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Marine Ecology Progress Series

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MEPS 143:187-200 (1996)  -  doi:10.3354/meps143187

Filtering capacity of seagrass meadows and other habitats of Cockburn Sound, Western Australia

Lemmens JWTJ, Clapin G, Lavery P, Cary J

Macro-suspension-feeders (predominantly ascidians, sponges, bivalves) and epifaunal suspension-feeders (hydroids, spirorbids, bryozoans, barnacles, amphipods) in Posidonia meadows of Cockburn Sound, Western Australia, demonstrate a clear spatial distribution. Although this may be due to a number of environmental variables, this compares well with spatial patterns in phytoplankton levels, which are relatively high in Cockburn Sound (0.94 to 2.66 g chlorophyll a l-1) and are generally highest at the southeastern boundary. Macro-suspension-feeder biomass was high in Posidonia meadows (28.6 to 41.3 g AFDW m-2 at the southeastern boundary, 9.6 to 15.4 g AFDW m-2 at other sites) and generally lower in bare sediment (0.2 to 9.3 g AFDW m-2), although on bare sediment of the Southern Flats (a site in the southwest) the introduced polychaete Sabella spallanzanii reaches considerable biomass (458.9 g AFDW m-2). Heterozostera (1.2 g AFDW m-2) and Amphibolis meadows (2.3 g AFDW m-2) were found at only 1 site each, but appear to support a low biomass of macro-suspension-feeders. Epifaunal suspension-feeders on Posidonia leaves (hydroids, bryozoans, spirorbids, barnacles, corophiid amphipods) reached a substantial biomass (2.3 x 106 feeding units m-2 at the southeastern site; 0.6 to 0.7 x 106 units m-2 at other sites; 'feeding units' refers to individual polyps, zooids, etc.). Amphibolis leaves supported similar numbers of epifaunal suspension-feeders (0.7 x 106 units m-2) but Heterozostera supported far lower numbers (80 x 103 units m-2). Initial estimates indicate that the suspension-feeding assemblages associated with Posidonia and Amphibolis meadows in Cockburn Sound are potentially able to filter the overlying water column daily, and may partially control local densities of suspended organic matter. Filtration rates in unvegetated and Heterozostera habitats are orders of magnitude lower, so benthic invertebrate control of suspended particles in these habitats is unlikely. However, habitats dominated by the introduced polychaete S. spallanzanii, which has colonised large areas in Cockburn Sound where seagrass meadows have disappeared, have a filtering capacity of at least the same order of magnitude as that of the seagrass meadows they have replaced.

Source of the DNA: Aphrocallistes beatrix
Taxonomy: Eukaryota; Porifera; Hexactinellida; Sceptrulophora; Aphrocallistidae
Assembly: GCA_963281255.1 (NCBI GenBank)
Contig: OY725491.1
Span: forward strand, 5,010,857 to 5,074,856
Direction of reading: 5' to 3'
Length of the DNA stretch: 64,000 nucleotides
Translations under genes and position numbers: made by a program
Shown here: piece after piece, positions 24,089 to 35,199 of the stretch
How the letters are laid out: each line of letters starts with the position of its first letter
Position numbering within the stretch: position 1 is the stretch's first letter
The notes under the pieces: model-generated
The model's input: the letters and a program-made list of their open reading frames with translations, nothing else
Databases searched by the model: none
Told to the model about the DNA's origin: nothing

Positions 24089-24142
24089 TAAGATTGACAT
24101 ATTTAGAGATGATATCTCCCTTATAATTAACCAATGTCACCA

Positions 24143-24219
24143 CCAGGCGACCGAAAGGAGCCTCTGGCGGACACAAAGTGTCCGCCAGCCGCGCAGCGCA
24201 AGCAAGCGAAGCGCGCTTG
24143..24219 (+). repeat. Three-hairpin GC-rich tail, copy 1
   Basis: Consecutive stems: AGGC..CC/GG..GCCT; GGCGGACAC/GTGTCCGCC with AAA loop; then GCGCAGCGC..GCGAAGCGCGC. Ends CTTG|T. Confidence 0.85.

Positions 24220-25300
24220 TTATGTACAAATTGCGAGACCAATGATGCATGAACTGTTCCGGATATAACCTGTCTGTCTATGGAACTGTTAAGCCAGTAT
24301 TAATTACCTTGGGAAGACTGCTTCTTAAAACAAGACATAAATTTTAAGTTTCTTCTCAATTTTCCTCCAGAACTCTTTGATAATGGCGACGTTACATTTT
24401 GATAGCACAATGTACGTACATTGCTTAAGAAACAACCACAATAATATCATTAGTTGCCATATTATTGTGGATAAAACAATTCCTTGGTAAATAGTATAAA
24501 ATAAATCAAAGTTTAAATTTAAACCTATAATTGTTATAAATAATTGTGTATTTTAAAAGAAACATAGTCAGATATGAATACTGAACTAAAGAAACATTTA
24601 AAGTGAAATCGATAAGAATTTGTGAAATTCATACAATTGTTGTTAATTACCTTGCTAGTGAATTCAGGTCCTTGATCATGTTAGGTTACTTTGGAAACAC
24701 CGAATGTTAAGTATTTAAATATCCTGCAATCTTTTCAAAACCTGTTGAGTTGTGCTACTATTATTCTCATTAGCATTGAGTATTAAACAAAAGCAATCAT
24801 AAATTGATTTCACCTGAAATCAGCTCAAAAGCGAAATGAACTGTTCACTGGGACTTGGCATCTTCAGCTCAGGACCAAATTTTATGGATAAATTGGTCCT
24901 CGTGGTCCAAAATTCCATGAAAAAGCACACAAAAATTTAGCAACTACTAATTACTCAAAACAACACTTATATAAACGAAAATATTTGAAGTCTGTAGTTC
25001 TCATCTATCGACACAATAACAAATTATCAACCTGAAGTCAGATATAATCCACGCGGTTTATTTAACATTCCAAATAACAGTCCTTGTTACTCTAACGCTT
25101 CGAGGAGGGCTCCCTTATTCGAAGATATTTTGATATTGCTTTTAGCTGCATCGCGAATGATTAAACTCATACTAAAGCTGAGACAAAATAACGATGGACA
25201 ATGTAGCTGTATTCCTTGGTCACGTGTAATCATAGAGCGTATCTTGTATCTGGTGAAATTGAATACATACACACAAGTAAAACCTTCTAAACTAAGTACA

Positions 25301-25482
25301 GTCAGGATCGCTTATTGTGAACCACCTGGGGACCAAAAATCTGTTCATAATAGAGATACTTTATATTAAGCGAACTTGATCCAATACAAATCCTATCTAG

Filtering capacity · Seagrass meadows · Posidonia sinuosa · Cockburn Sound · SW Australia · Suspension-feeders · Invertebrates · Sabella spallanzanii ·Chlorophyll a levels

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